Hundreds of people lined up outside First Baptist Church of Glenarden (FBCG) in Landover Dec. 21 to exchange lethal instruments for spendable ones.

It was latest drive to persuade local residents to turn in guns—any guns, no questions asked– in exchange for an American Express gift card.

Shotguns and Rifles turned in were worth $50, handguns were worth $100 and automatics and semi-automatics worth $150.

Major Robert Liberati, commander of the Prince George’s County Police Department for the Forensic Science Division told the AFRO “The guns that we are receiving are being turned in totally anonymously. We do not take any names, addresses, or anything like that. Our object here is to take the guns off the street.”

Once the guns were surrendered and the actions were cleared outside the entrance of the church, the owners of the guns were then escorted to a room by a police officer, while the officers carried the guns for the owners.

Once inside the room, gun owners were then given a colored ticket based on the type of gun they possessed. They then traded in their ticket in a gift card. Within an hour after the event started, all the gifts cards –totaling $10,000–were gone.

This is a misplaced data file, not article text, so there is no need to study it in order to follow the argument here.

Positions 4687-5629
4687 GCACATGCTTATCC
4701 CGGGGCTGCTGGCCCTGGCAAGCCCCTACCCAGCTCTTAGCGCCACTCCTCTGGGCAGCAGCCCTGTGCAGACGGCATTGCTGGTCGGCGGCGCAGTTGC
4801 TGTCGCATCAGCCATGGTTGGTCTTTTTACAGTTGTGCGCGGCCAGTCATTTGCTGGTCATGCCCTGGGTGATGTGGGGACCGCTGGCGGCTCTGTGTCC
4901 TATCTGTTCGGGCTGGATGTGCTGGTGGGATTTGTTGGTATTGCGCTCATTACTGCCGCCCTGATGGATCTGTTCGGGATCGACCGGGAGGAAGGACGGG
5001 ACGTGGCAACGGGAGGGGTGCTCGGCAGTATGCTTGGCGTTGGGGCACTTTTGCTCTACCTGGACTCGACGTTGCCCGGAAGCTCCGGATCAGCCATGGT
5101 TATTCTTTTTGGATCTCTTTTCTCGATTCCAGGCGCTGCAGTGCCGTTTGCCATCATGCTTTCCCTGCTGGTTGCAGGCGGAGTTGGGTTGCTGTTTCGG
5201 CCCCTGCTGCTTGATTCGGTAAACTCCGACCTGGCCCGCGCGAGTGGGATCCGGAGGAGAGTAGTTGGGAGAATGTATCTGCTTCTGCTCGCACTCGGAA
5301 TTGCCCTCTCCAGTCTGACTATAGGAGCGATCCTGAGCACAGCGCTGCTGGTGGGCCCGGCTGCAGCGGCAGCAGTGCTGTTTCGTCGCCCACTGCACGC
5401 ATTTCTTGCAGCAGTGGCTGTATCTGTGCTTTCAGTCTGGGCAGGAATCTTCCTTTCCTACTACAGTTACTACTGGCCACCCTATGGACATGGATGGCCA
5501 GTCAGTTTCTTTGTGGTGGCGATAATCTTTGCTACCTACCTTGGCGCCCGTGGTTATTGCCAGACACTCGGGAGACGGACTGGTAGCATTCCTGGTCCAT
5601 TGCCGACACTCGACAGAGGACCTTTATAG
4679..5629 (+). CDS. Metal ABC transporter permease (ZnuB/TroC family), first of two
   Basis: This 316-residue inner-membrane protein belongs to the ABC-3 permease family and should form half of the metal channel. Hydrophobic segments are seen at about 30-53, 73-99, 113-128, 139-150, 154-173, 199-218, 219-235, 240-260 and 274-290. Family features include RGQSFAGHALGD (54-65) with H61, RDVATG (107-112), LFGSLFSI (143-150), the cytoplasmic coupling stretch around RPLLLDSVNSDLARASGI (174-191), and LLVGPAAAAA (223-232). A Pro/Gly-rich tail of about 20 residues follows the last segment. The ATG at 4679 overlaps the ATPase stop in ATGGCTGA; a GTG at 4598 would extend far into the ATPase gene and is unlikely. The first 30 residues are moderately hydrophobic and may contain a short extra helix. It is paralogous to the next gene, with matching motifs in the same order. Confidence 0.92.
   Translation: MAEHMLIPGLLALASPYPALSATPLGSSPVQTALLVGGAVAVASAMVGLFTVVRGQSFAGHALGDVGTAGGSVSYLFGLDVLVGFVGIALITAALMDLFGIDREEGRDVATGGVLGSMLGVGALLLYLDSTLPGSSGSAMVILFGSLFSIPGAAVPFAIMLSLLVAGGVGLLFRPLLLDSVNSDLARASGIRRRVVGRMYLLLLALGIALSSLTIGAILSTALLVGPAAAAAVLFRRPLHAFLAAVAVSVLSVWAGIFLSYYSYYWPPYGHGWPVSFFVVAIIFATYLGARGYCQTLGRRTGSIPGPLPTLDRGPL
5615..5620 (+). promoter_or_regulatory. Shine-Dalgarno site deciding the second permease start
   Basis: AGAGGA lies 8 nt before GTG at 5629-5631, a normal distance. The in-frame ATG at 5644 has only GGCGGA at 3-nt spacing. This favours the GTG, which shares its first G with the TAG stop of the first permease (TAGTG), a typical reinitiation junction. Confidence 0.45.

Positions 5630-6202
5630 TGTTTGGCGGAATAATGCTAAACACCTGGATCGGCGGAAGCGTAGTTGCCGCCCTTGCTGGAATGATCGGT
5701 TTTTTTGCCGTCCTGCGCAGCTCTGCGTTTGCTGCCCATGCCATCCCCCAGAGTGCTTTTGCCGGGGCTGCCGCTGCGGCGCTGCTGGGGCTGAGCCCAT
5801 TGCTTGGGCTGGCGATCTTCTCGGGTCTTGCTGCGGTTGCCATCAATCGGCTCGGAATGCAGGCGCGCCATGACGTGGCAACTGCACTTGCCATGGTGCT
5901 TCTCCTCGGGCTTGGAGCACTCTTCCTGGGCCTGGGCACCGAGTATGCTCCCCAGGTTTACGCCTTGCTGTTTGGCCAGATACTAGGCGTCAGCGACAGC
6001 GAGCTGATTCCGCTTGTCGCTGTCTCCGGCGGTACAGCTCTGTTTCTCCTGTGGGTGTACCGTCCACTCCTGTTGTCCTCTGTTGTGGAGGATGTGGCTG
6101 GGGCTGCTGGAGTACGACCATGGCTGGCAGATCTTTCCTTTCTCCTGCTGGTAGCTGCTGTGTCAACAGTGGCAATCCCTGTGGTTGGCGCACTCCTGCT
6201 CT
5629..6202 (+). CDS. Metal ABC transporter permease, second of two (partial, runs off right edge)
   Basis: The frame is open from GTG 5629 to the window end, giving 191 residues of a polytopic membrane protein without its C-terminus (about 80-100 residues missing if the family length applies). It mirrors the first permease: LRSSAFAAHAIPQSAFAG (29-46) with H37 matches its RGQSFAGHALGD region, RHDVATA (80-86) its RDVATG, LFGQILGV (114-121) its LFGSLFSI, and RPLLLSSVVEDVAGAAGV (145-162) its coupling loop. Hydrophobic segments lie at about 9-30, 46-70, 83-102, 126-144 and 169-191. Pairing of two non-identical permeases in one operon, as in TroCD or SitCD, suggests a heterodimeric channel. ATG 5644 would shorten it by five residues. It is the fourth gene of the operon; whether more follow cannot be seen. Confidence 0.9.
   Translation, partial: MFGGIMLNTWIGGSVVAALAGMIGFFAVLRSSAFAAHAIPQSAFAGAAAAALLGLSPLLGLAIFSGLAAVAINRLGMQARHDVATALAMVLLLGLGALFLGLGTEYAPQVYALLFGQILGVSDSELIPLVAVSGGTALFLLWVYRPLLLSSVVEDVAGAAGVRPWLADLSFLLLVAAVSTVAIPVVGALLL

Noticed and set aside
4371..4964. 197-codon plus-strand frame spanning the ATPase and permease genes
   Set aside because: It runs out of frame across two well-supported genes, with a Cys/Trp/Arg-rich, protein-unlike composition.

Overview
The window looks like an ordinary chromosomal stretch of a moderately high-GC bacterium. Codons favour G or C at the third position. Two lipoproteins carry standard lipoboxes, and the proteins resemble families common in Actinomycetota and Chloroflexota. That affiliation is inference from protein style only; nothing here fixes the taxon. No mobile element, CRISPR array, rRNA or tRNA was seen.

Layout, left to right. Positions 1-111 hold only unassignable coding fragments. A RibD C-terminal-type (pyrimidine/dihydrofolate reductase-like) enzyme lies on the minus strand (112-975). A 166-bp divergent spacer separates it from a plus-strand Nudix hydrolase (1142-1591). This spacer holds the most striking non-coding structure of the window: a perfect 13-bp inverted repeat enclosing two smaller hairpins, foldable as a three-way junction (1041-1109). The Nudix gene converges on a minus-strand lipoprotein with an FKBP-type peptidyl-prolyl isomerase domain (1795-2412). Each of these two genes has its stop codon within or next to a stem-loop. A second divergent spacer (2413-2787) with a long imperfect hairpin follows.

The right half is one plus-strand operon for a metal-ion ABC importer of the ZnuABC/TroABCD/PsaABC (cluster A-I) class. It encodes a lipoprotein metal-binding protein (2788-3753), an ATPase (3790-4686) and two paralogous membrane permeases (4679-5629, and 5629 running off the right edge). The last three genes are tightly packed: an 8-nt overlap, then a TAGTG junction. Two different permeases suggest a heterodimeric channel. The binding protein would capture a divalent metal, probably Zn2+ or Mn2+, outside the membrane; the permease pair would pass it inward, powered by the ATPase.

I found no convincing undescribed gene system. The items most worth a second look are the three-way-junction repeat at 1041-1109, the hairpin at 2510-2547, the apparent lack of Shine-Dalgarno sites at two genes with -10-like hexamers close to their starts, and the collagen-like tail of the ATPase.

With the funds exhausted, police officers were on the verge of telling the waiting gun owners to go home. Rev. John K. Jenkins, First Baptist senior pastor, added $3,000 in gift cards to keep the event going.

“We are trying to get guns out of homes and off the streets,” Jenkins told the AFRO. “Guns don’t hurt people. People hurt people using guns. Our desire is to get as many guns off the street as possible, in attempt to lower crime and injury to people. Sometimes people use guns in anger, depression, and suicide. Kids use them to threaten people. …We’re just trying to decrease the pain inflicted on many families because of guns.”

After owners received gift cards, they were then encouraged to attend a briefing staged nearby by Prince George’s Hospital Center on gunshot wounds.

Dr. R. Sean Benoit told the AFRO, “We see a lot of victims from gunshot wounds. We see over 200 gunshot wound patients a year. So, this event represents an opportunity for us to get to the patients before they get to us. To do some injury prevention and to partner with the police department, this church and the county to see if we can decrease the amount of weapons that is on the streets.”

Many people turned in guns that have been lying around their houses that they have been waiting to discard.

Jeanette Montgomery had guns that her father left behind after he passed 12 years ago.

Don Bee had a shotgun that he said he never used and was just lying in his closet.

“Guns have a life,” Liberati said. “Could be a hundred years. These guns get traded over and over again. People didn’t feel comfortable with them in their homes and they are bringing them in here. They get rewarded with a little extra cash to do a little holiday shopping.

Courtney Jacobs

AFRO Staff Writer